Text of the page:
The crime, though, is pretty satisfying, and I couldn’t remember who did it. Quite a good thrilling end.

And as I mentioned yesterday, I liked the Berlin connection, even if it wasn’t exactly Zanzibar. It was clear that M M Kaye had lived there herself, at that time. I was amused to see that even back then there was a noticeable difference between British workmen and German ones. Seems that foreigners are good for some things, then.

Deer Dale

And to think I was childishly pleased to see the three deer from the tram near Edinburgh Airport on Friday morning. I should have realised.

There was a stag party on my plane. Stephen was getting married. I’ve no idea who Stephen was, but I shocked Daughter by mentioning the best man by name. Dale. ‘How do you know?’ she wailed. Well, it was on his t-shirt, wasn’t it? If I met any of these stags on their own, I’m sure I’d find them as charming as, well, as anyone I meet. But together they were a noisy lot, rather drunk, and needed to go to the toilet very frequently. (I usually reserve that last activity for myself.)

We had a pleasant couple of days in the German capital, Daughter and I. Well, there was the nightly serenading outside our window I suppose; first from the karaoke, and later the happy groups of people ‘just passing by.’ Like the group of English people singing [surprisingly well] at four am. The acoustics were great down there, between the tall buildings. Made the singing really stand out.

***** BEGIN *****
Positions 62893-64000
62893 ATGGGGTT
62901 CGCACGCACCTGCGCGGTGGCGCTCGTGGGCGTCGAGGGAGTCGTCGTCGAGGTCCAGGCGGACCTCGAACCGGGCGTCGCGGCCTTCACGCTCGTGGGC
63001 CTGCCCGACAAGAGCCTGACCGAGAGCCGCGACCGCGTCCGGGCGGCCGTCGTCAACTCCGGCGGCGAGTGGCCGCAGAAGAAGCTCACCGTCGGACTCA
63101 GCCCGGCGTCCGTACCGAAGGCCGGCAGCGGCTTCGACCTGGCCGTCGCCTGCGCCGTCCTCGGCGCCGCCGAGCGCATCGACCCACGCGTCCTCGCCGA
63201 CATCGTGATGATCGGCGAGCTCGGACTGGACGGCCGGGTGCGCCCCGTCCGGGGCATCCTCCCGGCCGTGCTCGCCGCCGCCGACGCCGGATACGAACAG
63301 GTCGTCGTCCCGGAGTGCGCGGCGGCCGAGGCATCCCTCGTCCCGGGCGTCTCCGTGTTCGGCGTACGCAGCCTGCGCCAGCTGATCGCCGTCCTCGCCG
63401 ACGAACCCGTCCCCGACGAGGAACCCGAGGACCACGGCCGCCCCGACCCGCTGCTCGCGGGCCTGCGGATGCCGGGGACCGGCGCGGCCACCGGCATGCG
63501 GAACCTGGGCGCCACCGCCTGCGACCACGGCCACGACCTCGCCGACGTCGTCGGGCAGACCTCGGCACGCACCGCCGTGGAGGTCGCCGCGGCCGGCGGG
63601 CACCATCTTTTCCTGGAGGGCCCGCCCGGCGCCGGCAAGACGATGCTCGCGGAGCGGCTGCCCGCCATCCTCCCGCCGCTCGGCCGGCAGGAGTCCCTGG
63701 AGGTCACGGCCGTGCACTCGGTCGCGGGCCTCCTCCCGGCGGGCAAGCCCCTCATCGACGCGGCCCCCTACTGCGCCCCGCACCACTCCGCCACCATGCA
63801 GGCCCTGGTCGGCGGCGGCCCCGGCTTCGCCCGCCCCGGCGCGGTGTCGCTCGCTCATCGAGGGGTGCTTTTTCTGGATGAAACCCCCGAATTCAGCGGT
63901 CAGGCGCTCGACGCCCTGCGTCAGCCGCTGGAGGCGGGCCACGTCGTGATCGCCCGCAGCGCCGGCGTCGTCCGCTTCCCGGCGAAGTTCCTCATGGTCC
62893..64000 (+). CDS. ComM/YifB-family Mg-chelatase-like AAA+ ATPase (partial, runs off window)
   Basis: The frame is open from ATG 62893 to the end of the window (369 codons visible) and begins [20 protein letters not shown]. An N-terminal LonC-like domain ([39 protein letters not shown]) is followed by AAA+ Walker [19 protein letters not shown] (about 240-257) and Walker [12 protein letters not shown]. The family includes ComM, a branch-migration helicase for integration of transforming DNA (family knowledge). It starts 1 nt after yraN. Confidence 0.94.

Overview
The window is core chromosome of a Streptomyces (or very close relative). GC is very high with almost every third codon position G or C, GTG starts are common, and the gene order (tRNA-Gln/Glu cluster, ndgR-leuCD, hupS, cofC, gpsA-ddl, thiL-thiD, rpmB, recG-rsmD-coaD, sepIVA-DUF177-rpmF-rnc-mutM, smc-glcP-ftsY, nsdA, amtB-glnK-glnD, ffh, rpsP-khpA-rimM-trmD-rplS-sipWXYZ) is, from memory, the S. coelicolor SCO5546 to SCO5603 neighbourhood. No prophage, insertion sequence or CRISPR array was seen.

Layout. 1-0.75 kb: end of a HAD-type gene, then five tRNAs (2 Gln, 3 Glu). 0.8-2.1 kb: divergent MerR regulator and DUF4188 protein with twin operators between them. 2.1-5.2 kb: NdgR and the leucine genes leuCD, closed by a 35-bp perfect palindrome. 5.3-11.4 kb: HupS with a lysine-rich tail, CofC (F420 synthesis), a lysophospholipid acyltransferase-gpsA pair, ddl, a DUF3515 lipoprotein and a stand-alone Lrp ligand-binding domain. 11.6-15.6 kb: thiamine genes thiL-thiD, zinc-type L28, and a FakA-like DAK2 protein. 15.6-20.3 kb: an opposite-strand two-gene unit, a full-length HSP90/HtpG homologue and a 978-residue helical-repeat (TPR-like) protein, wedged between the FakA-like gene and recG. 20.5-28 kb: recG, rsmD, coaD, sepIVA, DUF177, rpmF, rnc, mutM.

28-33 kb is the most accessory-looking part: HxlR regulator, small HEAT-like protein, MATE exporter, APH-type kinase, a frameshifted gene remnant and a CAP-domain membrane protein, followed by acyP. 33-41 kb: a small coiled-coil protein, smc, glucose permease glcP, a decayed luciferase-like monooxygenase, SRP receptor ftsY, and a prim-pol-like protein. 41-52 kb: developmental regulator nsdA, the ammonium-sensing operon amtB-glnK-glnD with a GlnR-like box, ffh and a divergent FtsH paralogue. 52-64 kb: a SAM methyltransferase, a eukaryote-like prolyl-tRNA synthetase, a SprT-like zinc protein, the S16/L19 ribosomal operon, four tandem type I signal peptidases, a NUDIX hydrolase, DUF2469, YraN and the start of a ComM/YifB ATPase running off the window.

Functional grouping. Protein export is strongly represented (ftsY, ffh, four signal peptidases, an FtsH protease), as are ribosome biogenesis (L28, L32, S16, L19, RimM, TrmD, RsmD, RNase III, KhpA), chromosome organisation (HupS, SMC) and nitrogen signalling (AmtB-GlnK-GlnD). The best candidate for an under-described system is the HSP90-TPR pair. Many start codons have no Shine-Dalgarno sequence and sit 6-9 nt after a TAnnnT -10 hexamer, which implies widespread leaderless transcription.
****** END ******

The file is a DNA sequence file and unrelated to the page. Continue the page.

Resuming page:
I found myself lying in bed, wondering if that was what winning the war had been about. Making travelling to stag weekends in Berlin affordable, or enabling nightly singing in Berlin streets. And what effect will Brexit have on this wine, women and song stuff?

After mentioning M M Kaye’s Death in Berlin on Friday, I decided to reread the book. I always thought it was her weakest romantic whodunnit, and that opinion still stands. It was interesting to read from the purely Berlin point of view, though. Saturday morning found us standing more or less where the heroine was, in the Soviet part of the park, watching that woman behave suspiciously with that man. The fictional characters. Not us. That was quite fun.

We had drinking problems, too. As in how to get proper tea, with milk. After a highly unusual tea and cake session where we discovered – not surprisingly – that green tea with hot milk just doesn’t cut it, we tried to work out how to ask for black tea, as opposed to green, which is then to be made not black by the addition of milk, preferably cold. In German.